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I like reviewing very much but I often fail audits because they are so hard! So now I tend to review the "easy" ones like Triage. Because it is pretty obvious which options to choose.

Recently I got to 2k reputation and am able to do meta reviews. I am afraid that I will be banned again and I cannot get the steward badge on the main site. So can I be banned from reviewing on meta? I guess yes. But is this ban independent from the ban on the main site? i.e. can I still review on the main site if I was banned on the meta site?

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    You won't be able to review on meta until you have at least 3k rep, and the suggested edits queue on Meta will be always empty until you reach 5k. – JonasCz - Reinstate Monica Oct 11 '15 at 10:52
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    1) If you're not sure about what to do, Skip is always the right choice. 2) Audits are supposed to be hard. If you're failing a lot, look through your history and see when your opinion doesn't match the other triage reviewers. (Like this review for example). 3) The last audit failure is on an edit that added nonsensical rambling to the question (including the code) but you clicked approve. – theB Oct 11 '15 at 13:00
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    Edit suggestion audits are NOT hard -- while some of the other queues use real content that the original reviewers might have made a mistake on, suggested edit audits are constructed to be absolutely and indisputably bad. theB is sugar-coating the failure he linked to -- stringing together a bunch of words and acronyms is not "rambling" (which requires valid sentences that make sense but never really make a useful point), this was actual gibberish. As was the code change. If you really clicked "Accept" on that audit, you deserve a ban. Just stay out of the review queues until you're more – Ben Voigt Oct 11 '15 at 13:20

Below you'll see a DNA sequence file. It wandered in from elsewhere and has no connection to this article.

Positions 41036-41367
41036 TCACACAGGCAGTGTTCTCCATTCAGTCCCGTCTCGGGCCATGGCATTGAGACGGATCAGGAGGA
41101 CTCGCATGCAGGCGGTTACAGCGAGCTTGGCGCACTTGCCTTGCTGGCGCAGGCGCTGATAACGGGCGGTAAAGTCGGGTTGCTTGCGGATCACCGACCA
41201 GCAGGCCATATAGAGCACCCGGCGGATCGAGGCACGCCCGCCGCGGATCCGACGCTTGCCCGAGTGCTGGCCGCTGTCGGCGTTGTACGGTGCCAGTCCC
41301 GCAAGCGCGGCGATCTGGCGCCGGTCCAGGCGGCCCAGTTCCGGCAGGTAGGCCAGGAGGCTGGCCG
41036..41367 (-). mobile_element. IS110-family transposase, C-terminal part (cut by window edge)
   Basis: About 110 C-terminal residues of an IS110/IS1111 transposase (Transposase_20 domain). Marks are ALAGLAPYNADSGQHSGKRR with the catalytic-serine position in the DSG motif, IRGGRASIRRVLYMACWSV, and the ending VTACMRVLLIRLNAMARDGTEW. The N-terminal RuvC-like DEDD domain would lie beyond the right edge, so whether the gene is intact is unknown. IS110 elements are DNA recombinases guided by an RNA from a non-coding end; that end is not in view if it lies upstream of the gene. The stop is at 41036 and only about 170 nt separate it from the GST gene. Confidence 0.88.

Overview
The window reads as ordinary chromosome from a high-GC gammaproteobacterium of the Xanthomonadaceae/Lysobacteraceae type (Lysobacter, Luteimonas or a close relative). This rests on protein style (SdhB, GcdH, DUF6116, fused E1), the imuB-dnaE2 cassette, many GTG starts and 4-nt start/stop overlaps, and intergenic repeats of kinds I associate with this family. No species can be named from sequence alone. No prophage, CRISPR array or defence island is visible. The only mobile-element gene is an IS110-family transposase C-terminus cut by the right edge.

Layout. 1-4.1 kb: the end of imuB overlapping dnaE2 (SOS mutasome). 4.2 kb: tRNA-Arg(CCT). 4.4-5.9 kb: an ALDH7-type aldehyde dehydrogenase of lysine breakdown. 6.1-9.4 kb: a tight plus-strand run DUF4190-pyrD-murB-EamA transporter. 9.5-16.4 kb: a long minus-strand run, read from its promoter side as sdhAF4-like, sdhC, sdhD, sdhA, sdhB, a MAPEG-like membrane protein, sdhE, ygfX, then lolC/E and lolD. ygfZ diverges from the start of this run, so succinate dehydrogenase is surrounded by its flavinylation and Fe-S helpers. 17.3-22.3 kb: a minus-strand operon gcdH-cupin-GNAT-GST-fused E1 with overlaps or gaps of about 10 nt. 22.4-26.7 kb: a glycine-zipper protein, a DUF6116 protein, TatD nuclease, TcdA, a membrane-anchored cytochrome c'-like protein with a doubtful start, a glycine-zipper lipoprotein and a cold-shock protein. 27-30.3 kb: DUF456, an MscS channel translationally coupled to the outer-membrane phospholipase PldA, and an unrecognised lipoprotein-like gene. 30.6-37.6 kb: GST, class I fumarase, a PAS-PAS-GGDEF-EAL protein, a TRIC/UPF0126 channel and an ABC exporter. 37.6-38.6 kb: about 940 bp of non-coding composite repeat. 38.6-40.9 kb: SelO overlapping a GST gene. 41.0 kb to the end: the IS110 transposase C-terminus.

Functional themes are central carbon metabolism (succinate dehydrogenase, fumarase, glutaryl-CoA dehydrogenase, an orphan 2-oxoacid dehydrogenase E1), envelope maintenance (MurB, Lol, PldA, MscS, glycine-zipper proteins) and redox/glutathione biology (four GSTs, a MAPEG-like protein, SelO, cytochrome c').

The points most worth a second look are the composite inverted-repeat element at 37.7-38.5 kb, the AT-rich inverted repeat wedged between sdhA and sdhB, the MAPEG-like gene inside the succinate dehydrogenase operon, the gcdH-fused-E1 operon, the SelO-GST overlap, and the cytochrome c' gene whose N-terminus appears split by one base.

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    familiar with what good content looks like. – Ben Voigt Oct 11 '15 at 13:20
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    Also, stop thinking about the steward badge as something you're entitled to receive. – Ben Voigt Oct 11 '15 at 13:21
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    Here's another (non-audit) example where you reviewed wrongly: stackoverflow.com/review/suggested-edits/9708281 – Ben Voigt Oct 11 '15 at 13:25
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    @theB Audits are not supposed to be hard. Some are but most of the time you are supposed to be able to spot the audit as the audit is more to make sure you are looking at the post than picking the right action. – NathanOliver Oct 11 '15 at 13:25
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    "So now I tend to review the "easy" ones like Triage." ... let me guess, you often click "Should be improved"/"Requires editing"? – Tom Oct 11 '15 at 13:36
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    if you think audits are hard you are probably trying to judge things that are out of your bailiwick. If you do not know Perl, always skip Perl questions. Or better yet, filter on only what you do know. From my experience over the years, audits tend to be of the "are you paying attention" category. I have to agree with @BenVoigt on this one. If you are getting banned then you are doing something to deserve it. – user177800 Oct 11 '15 at 18:58